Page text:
Joining Harrelson in the film is fellow Oscar nominee (and Emmy winner) Richard Jenkins (“The Visitor,” “North Country,” HBO’s “Six Feet Under” and “Olive Kitteridge”), who reunites with director Reiner in the role of Senator Richard Russell, the powerful Georgia politician who took Johnson under his wing when he was elected to the Senate, only to face off against the new President on the issue of civil rights; and Bill Pullman (“Independence Day,” “American Ultra,” “Sleepless in Seattle”) as Texas Senator Ralph Yarborough, who served alongside fellow Texan Johnson in the U.S. Senate during the 1950s and was the only southern senator to vote for all civil rights bills from 1957 to 1970 (including the Civil Rights Act of 1964 and the Voting Rights Act of 1965).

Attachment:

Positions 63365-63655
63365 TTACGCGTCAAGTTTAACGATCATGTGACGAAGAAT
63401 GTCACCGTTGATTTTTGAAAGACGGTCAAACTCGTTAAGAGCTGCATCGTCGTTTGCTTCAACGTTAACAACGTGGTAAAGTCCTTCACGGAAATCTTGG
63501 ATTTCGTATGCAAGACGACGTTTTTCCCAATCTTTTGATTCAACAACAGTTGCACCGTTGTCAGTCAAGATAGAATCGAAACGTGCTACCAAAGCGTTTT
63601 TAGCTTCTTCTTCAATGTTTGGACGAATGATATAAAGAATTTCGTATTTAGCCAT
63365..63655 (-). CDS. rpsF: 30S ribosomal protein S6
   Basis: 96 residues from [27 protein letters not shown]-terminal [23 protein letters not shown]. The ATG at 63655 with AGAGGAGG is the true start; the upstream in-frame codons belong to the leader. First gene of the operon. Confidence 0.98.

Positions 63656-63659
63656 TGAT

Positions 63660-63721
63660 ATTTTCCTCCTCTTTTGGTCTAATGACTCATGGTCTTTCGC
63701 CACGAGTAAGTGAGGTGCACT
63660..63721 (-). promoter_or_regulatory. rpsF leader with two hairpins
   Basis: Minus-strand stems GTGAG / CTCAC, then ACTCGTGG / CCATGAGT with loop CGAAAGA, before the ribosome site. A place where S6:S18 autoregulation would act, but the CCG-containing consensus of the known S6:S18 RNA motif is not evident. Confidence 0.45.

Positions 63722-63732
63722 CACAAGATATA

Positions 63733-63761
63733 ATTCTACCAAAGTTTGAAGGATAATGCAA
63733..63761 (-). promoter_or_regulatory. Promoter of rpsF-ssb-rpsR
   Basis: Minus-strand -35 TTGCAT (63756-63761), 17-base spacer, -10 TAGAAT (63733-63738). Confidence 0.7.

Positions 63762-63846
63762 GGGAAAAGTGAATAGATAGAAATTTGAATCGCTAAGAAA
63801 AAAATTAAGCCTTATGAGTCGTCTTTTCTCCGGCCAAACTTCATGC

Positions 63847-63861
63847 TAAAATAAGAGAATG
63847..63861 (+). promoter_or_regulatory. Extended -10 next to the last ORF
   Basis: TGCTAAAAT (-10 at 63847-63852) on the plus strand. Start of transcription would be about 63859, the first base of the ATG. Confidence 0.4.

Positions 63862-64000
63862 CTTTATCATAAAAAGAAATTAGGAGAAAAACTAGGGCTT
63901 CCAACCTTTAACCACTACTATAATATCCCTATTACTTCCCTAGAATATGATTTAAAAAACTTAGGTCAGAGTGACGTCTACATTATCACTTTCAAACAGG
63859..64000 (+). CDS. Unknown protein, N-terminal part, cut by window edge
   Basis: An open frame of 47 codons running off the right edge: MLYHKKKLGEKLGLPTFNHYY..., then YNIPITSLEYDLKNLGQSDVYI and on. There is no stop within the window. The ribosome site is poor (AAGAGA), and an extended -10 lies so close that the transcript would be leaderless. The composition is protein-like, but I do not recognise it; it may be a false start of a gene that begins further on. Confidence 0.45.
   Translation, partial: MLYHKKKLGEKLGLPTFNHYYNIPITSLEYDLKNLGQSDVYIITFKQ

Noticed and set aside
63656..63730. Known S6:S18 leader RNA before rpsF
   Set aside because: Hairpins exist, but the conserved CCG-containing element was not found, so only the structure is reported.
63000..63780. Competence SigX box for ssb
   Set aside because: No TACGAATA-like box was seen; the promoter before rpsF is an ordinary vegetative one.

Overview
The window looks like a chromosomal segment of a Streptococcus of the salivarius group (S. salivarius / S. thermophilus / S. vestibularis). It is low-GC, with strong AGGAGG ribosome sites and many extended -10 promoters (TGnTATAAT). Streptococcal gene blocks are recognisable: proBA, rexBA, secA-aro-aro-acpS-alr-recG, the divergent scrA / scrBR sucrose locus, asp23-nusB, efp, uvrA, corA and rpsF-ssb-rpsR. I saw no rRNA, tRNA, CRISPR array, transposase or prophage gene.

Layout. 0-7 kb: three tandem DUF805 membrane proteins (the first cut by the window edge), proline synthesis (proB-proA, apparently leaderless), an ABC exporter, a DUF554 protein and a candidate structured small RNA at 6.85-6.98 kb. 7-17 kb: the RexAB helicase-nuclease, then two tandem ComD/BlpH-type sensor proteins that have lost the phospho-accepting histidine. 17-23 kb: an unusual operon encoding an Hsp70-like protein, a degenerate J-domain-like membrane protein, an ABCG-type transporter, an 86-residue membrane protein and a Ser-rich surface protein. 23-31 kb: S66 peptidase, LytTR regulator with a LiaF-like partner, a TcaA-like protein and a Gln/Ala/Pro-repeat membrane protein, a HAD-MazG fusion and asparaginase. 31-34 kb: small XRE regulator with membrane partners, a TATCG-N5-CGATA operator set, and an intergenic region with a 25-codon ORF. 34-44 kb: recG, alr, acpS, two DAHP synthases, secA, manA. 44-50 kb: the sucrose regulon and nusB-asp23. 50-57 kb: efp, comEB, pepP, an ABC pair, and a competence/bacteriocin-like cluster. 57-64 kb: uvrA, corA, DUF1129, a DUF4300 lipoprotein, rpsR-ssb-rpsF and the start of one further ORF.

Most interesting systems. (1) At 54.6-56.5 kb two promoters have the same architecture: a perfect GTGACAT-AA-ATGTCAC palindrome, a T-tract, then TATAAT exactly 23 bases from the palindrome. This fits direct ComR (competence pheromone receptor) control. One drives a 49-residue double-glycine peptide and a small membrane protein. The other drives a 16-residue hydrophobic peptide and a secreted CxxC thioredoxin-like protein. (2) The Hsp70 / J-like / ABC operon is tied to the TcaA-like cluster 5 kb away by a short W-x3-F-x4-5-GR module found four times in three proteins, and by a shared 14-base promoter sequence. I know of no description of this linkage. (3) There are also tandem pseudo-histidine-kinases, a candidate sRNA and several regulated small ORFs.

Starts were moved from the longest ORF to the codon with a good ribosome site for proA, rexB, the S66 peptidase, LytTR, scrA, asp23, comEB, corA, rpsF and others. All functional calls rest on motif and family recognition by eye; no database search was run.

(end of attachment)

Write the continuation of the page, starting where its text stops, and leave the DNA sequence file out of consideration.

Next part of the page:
The film co-stars Jeffrey Donovan (“Sicario,” “Burn Notice”) as President John F. Kennedy, whose 1963 assassination catapulted LBJ into the nation’s highest office while marking the beginning of a turbulent decade in American history; Kim Allen (TV’s “Army Wives” and “The Carrie Diaries”) as Jacqueline Kennedy, who sat next to her husband when he was killed in the Dallas motorcade and refused to remove her blood-stained pink Chanel suit while standing alongside Johnson when he took the Presidential oath of office onboard Air Force One hours after JFK’s assassination; Michael Stahl-David (“Cloverfield,” “In Your Eyes”) as Bobby Kennedy, the country’s Attorney General during his older brother’s administration who constantly locked horns in a combative relationship with Vice President Johnson; and Golden Globe and Independent Spirit Award winner Jennifer Jason Leigh (“Single White Female,” “Georgia,” Quentin Tarantino’s upcoming “The Hateful Eight”) as Lady Bird Johnson.